Left: Selective members of the cast and Right: Renee DeWeese as Cassie in A Chorus Line at Contra Costa Musical Theatre at the Lesher Center in Walnut Creek.

CHORUS LINE Originall conceived an d choreographed and directed by Michael Bennett. Book by James Kirkwood & Nicholas Dante. Music by Edward Kleban. Co-choreographed by Bob Avian. Contra Costa Musical Theatre,| PO Box 4446, Walnut Creek CA 94596. Phone: 925.210.0268 or ccmt@ccmt.org. October 22 – November 20, 2010.


One may wonder if the Bay Area is ready for another run of A Chorus Line and there is a bit of trepidation about seeing a local produced staging. In the case of the Contra Costa Musical Theatre (CCMT) production at the Lesher Theater in Walnut Creek the answer is an unqualified “Yes” as indicated by the applause punctuating almost every number. Along with great ensemble numbers, the individual performers and live orchestra generate sparks one remembers from the professional touring groups that played in San Francisco. This A Chorus Line is a smash hit and surely, you will desire to see it again.

It was 35 years ago when A Chorus Line transferred to Broadway winning nine Tony Awards and the Pulitzer Prize for Drama. Along with the Tony Award for Best Musical, Score and Book, it won the New York Drama Critics Circle Award finally closing in 1990 after 6,137 performances. The CCMT wisely maintains the original choreography, staging, and all the cast are excellent dancers and most are great singers. The individual performers project enough charisma to satisfy our nostalgic yearnings and because there are many thrills throughout the two hours, without intermission as we expectantly await the glittering finale with the cast discarding rehearsal clothes, donning spangled gold costumes, dancing up a storm before the elegant mirrors as the sing they toe tapping song “One.”

On the bare stage of a Broadway theatre, director/choreographer Zach (fine performance from Joel Roster) is holding auditions where 17 “gypsies” (dancers) complete for eight spots. The initial 38 ensemble is weaned to 17 and are put through their paces with the “five, six, seven, eight” tempo beating in their ears before the plaintive “I Hope I Get It.” Inexplicably Zach wants to know who they are and he interviews each about their backgrounds. The unfolding of their stories expresses their individual deep needs with the refrain “I Need this Job” being repeated as they have misgivings about baring their past. First up is Mike (charming Chris Olson) with “I Can Do That” as he tells of replacing his sister in dancing school at age five.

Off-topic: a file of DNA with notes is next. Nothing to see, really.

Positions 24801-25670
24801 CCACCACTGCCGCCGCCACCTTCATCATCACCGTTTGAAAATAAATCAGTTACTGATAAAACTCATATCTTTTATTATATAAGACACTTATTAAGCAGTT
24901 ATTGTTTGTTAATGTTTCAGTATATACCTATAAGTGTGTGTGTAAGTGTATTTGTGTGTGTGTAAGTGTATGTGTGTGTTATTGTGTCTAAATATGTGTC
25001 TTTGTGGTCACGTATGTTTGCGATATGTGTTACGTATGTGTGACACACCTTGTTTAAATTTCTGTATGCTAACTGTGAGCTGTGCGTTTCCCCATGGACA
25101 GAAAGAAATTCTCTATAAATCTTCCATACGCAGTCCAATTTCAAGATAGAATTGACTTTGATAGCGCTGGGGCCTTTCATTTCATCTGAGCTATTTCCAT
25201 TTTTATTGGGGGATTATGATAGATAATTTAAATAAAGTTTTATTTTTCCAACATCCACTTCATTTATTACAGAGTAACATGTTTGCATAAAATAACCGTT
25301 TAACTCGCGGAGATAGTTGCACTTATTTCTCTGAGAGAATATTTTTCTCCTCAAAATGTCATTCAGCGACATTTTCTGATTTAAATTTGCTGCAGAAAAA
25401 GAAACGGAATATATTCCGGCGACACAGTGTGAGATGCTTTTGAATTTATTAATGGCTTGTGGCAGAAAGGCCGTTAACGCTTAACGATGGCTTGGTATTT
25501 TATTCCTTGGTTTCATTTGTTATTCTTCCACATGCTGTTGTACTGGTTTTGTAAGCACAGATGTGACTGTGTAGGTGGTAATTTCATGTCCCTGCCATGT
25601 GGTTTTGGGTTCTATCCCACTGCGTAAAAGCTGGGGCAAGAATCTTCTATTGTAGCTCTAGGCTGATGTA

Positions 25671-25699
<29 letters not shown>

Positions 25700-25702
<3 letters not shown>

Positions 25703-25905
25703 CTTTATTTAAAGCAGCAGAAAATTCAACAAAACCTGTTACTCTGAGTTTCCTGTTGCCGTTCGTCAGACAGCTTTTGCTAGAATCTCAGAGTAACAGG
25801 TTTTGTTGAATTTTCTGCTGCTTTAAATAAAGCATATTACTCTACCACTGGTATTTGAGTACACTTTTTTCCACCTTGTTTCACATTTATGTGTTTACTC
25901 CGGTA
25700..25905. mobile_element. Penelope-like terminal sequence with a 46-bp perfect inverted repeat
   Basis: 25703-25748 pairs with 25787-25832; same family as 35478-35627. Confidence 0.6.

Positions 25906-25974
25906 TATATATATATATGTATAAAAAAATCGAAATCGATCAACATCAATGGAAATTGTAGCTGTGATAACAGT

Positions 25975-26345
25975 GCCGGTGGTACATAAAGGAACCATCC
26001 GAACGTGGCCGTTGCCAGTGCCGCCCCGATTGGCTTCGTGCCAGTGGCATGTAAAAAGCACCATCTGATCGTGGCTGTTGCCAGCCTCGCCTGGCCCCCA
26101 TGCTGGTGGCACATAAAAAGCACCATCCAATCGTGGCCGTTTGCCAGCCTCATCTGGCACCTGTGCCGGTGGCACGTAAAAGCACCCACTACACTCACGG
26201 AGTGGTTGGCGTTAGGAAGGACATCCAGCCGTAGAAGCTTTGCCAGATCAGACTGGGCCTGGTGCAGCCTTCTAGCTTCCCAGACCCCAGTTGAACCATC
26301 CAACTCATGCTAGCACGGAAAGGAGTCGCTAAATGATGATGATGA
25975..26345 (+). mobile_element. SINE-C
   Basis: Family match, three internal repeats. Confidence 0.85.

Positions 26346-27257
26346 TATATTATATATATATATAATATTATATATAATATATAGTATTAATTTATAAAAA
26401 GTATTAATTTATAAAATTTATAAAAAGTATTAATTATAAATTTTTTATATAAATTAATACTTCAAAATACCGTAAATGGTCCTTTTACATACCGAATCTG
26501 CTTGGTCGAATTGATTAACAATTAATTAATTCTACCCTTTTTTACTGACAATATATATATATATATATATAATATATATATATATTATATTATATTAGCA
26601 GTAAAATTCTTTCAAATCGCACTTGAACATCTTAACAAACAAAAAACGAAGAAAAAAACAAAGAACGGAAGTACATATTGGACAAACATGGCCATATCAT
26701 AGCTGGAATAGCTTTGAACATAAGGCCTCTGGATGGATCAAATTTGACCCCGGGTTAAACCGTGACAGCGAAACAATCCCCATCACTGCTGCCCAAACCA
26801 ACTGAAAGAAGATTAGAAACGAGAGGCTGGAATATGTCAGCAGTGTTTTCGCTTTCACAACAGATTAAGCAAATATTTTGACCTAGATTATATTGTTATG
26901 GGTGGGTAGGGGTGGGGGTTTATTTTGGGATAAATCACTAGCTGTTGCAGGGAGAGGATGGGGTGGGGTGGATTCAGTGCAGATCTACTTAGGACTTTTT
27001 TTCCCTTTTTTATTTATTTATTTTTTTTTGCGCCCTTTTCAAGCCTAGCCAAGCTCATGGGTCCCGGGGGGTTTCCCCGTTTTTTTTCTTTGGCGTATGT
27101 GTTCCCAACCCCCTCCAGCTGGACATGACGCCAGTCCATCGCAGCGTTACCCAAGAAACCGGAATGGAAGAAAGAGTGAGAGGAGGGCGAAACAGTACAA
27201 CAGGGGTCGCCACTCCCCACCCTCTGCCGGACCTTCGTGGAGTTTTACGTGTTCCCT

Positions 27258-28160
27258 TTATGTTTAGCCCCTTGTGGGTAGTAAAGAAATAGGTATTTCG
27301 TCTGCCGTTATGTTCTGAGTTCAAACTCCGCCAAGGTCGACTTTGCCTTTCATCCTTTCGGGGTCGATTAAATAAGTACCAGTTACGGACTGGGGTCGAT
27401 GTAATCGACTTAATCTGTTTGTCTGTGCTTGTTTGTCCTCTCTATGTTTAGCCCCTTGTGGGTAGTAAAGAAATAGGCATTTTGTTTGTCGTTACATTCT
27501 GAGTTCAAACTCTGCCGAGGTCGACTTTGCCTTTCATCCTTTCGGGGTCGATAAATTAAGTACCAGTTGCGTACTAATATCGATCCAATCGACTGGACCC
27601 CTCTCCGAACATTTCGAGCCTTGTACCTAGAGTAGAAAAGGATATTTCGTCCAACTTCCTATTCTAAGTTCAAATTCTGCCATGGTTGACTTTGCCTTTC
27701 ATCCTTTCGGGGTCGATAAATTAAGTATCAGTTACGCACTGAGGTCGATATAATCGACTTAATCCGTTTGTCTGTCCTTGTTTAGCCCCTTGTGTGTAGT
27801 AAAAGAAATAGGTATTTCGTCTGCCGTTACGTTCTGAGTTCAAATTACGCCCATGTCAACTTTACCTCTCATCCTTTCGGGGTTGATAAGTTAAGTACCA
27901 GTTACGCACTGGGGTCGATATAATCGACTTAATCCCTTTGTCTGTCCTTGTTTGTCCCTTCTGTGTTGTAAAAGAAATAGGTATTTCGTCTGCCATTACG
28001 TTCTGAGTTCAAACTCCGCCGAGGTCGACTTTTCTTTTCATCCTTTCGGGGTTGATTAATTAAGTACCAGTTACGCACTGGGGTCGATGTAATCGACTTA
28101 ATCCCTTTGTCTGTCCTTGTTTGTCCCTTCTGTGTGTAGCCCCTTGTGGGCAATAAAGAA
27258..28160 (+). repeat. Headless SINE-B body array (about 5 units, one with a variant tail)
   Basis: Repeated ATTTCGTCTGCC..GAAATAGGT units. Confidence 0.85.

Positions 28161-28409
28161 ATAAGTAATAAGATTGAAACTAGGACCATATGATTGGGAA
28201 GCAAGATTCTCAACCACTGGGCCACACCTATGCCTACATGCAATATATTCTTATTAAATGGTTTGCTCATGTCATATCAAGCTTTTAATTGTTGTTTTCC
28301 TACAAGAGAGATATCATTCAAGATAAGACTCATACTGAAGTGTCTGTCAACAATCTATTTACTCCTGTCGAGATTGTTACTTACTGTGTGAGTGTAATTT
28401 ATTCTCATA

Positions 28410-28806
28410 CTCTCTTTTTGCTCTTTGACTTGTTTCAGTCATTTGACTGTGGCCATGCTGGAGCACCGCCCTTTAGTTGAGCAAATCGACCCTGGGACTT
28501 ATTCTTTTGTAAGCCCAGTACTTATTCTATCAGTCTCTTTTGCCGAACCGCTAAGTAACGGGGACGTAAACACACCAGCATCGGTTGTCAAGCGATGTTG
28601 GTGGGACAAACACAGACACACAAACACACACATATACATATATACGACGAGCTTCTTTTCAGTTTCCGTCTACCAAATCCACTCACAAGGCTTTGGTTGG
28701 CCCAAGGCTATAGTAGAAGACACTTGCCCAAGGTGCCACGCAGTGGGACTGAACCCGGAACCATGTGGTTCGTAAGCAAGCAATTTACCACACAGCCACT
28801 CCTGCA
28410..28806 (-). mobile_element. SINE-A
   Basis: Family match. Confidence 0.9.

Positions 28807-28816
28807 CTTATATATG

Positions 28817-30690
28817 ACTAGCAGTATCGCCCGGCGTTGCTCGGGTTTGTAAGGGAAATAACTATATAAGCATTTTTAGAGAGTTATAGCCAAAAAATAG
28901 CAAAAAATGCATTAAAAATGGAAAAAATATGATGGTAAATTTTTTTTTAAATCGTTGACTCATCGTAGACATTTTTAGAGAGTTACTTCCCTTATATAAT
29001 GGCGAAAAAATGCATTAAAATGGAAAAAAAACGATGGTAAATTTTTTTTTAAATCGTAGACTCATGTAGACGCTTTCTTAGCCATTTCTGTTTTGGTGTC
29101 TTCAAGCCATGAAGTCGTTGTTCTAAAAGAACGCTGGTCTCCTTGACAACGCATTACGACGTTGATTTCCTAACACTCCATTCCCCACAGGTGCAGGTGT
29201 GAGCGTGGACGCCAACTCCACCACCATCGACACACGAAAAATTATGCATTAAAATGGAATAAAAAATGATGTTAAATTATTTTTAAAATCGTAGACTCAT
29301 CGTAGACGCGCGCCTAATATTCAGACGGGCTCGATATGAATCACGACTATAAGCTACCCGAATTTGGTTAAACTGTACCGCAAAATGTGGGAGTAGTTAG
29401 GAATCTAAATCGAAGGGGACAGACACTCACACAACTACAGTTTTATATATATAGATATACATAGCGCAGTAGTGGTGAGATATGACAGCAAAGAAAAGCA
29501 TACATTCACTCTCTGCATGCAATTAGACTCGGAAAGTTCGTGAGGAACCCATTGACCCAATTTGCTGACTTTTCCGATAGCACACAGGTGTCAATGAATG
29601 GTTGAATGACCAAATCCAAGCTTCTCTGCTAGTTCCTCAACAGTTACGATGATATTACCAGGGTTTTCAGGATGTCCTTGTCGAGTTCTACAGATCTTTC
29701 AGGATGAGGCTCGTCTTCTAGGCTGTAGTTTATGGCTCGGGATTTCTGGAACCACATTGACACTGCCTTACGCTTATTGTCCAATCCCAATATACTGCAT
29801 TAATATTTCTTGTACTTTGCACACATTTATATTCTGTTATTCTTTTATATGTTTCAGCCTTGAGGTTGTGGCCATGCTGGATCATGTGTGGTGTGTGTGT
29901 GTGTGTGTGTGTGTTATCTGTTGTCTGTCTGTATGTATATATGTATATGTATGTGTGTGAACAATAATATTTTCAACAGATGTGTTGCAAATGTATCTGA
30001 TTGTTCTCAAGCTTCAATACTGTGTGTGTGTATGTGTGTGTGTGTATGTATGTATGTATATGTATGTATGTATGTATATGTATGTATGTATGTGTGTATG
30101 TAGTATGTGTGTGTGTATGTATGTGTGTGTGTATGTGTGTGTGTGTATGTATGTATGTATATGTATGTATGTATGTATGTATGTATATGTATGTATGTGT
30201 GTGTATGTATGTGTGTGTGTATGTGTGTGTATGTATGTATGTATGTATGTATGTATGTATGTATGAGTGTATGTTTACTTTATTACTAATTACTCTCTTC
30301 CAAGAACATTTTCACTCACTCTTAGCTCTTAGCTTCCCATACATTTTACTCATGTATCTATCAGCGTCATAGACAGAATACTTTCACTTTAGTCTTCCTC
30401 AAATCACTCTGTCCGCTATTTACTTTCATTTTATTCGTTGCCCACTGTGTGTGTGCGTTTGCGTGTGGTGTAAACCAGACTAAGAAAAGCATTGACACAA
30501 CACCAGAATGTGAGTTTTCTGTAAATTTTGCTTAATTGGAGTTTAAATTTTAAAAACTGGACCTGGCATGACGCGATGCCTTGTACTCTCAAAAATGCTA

As Zach continues down the line, a trio of the girls Shelia (Katie Pogue), Bebe (Emily Garcia) Maggie(Catherine Williamson) express the desires engendered “At the Ballet.” Attempt at broad humor does fizzle with “Sing” with Kristine (Ariel Ford) and Al (Evan Bommer) but a quick shift to an ensemble number picks up the pace and we are back on track when young Mark (Ben Bogen) tells his hilarious story with the cast dancing in the background to the strains of “And” as various members share memories morphing into “Hello Twelve, Hello Thirteen, Hello Love." Mario Rizzo as the openly gay Greg has the audience’s complete attention with his perfect gestures, articulation and stage presence. He is a tough act to follow but Melinda Meeng as Diana is up to it with her plaintive recollection of her terrible high school acting class "Nothing.”

By this time we are ready for a show stopper and Nicole Helfner as Val gives us one with marvelous “Dance 10; Looks 3”, better known as “Tits and Asses.” Beautiful, statuesque Renee DeWeese who has previously performed the role in CCMT’s 2000 production of the show plays the pivotal role of Cassie. Her superb dancing enthralls the audience in her solo number “The Music and the Mirror” that expresses her desire to return to the chorus line. The “The Tap Combination” introduces the marvelous song “One” when groups of four or six strut their stuff. A standout job is turned in by Alex Rodriquez as Paul San Marco, as a Puerto Rican former drag star, and your heart breaks when he twists his knee during the tap sequences, is carried off stage and the auditions end.

As we learn more about the gypsies the more we appreciate the most endearing song from this show, “What I Did For Love” and you really believe their desires and the hardships they endure. I hope that if it has not already been done, someone will continue their stories because you truly can empathize with all of them.

If you have not seen A Chorus Line before, this is without exaggeration a “must see.” To those who have enjoyed it before, do so again. You will be thrilled and appreciative of the quality of CCMT’s 50th anniversary season don’t hesitate to see it again . . . and again.

Kedar K. Adour, MD

Courtesy of www.TheatreWorldInternetMagazine.com